“My message to the crusaders who bombard Muslims every day: With God’s will, I swear we’re coming to slaughter you, you pigs,” Amri says. “I encourage all my Muslim brothers in every place to conduct jihad in the name of the religion.”

Amri had few personal effects with him when he was shot dead in Italy, Milan police chief Iesu said, according to the Italian news agency Ansa.

“He did not have any other weapons with him, nor cell phones, only a small knife and few hundred euros,” Iesu said, according to Ansa. “He had few personal effects with him, nothing written.”

“It seems absurd that a terrorist of this sort was found casually during a routine check but this is the reality,” the head of police said, according to Ansa. “The policemen had no indication he was a killer.”

German Chancellor Angela Merkel in speaking to the press praised European cooperation in fighting terror but called for faster deportations from Germany to Tunisia and said the “general threat of terrorism” continues.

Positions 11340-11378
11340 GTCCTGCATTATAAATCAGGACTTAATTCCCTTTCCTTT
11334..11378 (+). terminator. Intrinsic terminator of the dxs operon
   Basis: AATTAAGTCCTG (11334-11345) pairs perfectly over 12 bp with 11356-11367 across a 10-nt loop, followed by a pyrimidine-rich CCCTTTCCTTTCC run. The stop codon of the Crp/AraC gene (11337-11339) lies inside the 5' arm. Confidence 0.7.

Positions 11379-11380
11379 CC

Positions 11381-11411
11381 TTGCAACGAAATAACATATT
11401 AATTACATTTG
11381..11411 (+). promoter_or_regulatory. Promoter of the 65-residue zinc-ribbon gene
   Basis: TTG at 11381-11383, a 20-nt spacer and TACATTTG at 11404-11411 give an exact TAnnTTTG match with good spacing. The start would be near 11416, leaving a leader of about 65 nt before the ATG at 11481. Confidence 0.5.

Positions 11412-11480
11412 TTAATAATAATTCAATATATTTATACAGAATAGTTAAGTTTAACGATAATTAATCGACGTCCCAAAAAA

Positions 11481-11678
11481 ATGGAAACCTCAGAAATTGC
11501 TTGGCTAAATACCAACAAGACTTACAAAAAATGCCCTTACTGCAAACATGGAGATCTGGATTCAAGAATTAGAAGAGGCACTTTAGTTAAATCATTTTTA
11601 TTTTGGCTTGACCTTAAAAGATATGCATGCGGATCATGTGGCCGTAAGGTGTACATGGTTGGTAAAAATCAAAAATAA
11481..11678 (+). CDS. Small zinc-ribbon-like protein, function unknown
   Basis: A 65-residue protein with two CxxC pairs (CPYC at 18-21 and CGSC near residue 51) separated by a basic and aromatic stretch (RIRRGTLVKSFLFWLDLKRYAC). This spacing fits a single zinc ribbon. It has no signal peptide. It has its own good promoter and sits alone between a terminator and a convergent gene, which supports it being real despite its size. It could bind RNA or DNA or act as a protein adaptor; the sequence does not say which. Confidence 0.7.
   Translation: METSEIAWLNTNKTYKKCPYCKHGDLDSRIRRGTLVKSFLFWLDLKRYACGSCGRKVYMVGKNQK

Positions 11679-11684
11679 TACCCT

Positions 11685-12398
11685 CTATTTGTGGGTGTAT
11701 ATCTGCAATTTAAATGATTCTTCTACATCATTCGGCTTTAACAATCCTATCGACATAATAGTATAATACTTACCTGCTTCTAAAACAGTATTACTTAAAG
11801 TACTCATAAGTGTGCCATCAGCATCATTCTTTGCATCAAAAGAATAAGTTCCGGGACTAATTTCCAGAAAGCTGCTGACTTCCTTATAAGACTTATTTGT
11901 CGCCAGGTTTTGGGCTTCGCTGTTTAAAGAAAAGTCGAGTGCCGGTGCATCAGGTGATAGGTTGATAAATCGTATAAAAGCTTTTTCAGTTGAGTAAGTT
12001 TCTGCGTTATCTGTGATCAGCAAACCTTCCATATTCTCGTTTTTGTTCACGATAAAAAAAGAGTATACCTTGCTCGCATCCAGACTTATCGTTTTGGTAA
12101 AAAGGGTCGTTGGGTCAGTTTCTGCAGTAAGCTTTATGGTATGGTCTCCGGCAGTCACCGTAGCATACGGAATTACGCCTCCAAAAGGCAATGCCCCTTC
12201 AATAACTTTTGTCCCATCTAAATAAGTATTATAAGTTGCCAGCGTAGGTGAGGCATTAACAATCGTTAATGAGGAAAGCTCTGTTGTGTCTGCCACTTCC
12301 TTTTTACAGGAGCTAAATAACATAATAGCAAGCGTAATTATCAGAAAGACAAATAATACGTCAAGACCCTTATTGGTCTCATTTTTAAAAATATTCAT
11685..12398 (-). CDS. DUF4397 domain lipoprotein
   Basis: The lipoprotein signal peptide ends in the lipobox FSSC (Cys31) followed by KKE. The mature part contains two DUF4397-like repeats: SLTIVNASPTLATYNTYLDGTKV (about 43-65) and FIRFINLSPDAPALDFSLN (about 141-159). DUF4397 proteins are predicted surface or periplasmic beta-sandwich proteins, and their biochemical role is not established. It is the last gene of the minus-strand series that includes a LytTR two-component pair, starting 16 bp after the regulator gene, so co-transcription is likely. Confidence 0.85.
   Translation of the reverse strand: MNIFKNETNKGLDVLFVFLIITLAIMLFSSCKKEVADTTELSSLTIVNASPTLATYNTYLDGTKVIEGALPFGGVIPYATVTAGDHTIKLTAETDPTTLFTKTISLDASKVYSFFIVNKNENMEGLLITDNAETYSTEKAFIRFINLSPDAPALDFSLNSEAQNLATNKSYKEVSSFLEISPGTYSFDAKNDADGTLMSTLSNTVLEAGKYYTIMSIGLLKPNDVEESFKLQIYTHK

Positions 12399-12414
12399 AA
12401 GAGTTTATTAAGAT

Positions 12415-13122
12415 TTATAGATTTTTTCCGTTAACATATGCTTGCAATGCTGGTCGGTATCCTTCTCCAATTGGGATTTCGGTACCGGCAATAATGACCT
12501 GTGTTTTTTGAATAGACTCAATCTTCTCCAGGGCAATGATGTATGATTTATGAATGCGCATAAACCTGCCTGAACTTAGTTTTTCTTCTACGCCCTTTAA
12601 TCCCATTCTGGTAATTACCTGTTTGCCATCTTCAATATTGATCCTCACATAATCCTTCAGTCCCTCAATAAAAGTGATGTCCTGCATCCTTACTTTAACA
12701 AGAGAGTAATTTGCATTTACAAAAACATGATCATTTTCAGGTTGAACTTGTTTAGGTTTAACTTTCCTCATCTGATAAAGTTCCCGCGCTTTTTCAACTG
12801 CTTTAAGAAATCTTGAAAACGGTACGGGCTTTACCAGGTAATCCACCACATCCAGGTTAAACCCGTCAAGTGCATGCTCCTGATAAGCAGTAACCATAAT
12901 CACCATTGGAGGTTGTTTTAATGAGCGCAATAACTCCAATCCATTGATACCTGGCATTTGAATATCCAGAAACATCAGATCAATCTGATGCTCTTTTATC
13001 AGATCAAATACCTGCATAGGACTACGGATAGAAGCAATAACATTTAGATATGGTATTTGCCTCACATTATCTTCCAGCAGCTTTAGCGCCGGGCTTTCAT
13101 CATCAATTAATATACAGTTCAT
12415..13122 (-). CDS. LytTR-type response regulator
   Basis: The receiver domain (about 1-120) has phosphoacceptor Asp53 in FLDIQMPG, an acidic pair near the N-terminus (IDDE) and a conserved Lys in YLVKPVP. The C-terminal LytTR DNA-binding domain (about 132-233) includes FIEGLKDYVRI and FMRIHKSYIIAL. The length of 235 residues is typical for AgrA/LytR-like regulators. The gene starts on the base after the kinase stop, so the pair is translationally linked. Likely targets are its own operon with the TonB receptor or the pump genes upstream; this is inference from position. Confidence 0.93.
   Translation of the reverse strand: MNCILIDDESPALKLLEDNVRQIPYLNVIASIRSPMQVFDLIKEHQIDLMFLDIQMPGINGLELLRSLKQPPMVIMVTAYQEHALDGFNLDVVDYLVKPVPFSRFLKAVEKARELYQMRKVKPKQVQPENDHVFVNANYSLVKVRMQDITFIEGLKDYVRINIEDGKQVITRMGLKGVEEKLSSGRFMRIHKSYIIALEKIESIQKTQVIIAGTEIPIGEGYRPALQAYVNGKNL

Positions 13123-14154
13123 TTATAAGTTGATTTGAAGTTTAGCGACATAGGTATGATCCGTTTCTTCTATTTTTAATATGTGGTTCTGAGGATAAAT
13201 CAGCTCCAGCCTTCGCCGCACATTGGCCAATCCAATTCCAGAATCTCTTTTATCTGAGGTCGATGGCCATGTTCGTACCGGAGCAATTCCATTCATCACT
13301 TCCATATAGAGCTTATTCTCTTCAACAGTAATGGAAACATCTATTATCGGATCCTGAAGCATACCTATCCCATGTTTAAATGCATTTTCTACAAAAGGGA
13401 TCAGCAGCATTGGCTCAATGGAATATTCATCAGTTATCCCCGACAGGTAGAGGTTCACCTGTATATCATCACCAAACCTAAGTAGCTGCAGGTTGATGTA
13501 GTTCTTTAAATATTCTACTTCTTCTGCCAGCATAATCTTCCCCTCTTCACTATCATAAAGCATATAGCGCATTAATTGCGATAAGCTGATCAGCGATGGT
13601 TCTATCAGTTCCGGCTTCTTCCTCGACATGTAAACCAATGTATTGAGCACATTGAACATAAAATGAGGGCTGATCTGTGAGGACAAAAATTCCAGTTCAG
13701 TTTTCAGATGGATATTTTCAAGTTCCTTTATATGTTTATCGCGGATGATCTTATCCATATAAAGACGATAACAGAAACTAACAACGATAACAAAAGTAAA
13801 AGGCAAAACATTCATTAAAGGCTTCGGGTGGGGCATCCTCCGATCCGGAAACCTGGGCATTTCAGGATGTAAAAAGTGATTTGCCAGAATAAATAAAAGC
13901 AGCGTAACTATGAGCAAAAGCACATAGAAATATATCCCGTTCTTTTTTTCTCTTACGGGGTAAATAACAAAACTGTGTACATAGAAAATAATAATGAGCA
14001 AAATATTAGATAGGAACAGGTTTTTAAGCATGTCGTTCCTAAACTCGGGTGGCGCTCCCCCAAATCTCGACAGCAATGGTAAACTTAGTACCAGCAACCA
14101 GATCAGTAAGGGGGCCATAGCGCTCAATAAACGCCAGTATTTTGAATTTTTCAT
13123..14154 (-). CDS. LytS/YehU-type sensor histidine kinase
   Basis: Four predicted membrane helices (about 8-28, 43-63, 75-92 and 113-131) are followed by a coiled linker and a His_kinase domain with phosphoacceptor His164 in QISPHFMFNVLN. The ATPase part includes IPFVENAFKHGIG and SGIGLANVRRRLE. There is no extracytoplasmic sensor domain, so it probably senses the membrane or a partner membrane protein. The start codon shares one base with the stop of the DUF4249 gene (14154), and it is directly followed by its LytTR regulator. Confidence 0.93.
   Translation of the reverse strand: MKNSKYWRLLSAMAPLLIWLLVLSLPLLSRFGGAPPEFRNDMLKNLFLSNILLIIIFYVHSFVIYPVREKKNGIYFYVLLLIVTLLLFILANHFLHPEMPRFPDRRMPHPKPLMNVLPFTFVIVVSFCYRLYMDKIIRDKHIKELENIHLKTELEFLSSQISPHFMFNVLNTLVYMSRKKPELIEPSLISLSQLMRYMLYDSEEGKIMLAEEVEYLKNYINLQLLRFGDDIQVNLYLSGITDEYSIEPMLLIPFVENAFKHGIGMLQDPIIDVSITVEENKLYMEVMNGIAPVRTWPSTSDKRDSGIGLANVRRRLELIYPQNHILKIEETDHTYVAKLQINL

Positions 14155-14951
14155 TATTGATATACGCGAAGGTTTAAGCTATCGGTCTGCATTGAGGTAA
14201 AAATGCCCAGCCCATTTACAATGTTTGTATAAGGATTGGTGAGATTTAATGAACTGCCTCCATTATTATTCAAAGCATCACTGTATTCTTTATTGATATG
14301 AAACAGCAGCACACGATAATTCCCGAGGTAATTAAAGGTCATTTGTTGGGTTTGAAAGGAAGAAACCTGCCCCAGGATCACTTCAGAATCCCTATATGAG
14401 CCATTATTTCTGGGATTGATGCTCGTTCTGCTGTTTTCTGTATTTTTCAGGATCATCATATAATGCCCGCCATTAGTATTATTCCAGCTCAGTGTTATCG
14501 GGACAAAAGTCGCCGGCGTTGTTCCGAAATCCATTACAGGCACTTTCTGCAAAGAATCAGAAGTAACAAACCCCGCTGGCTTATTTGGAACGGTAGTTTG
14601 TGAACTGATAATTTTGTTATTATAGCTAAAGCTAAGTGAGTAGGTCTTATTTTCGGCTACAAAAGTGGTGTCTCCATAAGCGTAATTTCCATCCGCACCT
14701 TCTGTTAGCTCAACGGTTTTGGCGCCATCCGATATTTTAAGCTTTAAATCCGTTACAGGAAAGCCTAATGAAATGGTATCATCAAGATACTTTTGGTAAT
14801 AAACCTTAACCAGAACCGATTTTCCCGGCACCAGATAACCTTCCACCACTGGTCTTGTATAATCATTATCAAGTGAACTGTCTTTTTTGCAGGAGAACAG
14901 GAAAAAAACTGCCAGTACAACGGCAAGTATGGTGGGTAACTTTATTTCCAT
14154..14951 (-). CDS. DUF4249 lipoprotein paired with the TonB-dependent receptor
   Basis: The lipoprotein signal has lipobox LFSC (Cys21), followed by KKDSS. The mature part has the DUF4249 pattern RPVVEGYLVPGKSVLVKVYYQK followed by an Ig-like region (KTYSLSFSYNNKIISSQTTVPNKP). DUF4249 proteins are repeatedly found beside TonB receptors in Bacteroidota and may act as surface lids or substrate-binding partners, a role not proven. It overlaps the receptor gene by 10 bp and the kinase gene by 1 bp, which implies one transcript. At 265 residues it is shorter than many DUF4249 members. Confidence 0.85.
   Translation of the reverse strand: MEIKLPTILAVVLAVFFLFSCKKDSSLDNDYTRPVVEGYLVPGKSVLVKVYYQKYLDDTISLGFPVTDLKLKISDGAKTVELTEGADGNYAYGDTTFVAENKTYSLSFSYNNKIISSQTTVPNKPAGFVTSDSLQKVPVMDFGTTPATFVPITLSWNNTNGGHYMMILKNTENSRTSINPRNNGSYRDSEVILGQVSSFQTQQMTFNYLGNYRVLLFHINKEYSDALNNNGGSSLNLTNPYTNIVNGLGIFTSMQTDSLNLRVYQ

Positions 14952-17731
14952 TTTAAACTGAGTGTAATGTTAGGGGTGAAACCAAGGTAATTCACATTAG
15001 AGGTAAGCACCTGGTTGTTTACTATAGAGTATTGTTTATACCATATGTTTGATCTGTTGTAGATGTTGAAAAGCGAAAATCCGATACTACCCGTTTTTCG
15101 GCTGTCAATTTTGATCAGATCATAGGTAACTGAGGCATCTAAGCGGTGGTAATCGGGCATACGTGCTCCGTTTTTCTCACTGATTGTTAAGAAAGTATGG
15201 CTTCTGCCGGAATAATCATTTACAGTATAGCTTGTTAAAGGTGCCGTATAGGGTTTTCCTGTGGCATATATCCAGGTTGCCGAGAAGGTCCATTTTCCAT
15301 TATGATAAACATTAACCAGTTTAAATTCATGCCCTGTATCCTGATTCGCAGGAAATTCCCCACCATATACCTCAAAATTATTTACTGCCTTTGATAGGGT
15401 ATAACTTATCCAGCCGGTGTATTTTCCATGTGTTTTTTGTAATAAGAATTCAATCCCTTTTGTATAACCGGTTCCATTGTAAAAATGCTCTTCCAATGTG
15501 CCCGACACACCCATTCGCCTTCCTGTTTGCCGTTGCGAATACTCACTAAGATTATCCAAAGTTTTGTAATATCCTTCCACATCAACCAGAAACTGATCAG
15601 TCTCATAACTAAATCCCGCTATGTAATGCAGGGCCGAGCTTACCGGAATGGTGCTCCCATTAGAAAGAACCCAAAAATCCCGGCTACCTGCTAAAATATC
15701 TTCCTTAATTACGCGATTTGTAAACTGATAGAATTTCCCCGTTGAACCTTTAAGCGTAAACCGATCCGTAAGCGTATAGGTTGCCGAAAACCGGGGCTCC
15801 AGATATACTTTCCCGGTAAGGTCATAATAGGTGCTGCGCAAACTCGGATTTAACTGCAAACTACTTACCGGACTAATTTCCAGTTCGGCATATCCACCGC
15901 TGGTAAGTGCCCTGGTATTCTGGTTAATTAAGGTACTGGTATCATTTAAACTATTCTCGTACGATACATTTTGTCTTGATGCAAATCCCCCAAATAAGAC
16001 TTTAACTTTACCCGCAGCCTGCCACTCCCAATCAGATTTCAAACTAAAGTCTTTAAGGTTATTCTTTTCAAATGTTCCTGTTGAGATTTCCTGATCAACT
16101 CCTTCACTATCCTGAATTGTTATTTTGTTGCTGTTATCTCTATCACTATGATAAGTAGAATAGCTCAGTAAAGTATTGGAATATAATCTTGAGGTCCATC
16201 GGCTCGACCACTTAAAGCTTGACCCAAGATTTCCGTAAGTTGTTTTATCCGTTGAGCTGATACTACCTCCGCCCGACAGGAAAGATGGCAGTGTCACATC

“We can be relieved at the end of this week that one acute threat ended, but the general threat of terrorism continues,” Merkel said, adding that if there are “other guilty persons or helpers” in the Berlin attack, “we will bring them to justice.”

Merkel said she also spoke to the president of Tunisia and told him that Germany will greatly speed up its deportations of Tunisian nationals “who have no right of abode in Germany.”

Investigators meanwhile are working to determine how Amri became radicalized and his travels since Monday’s attack, police said.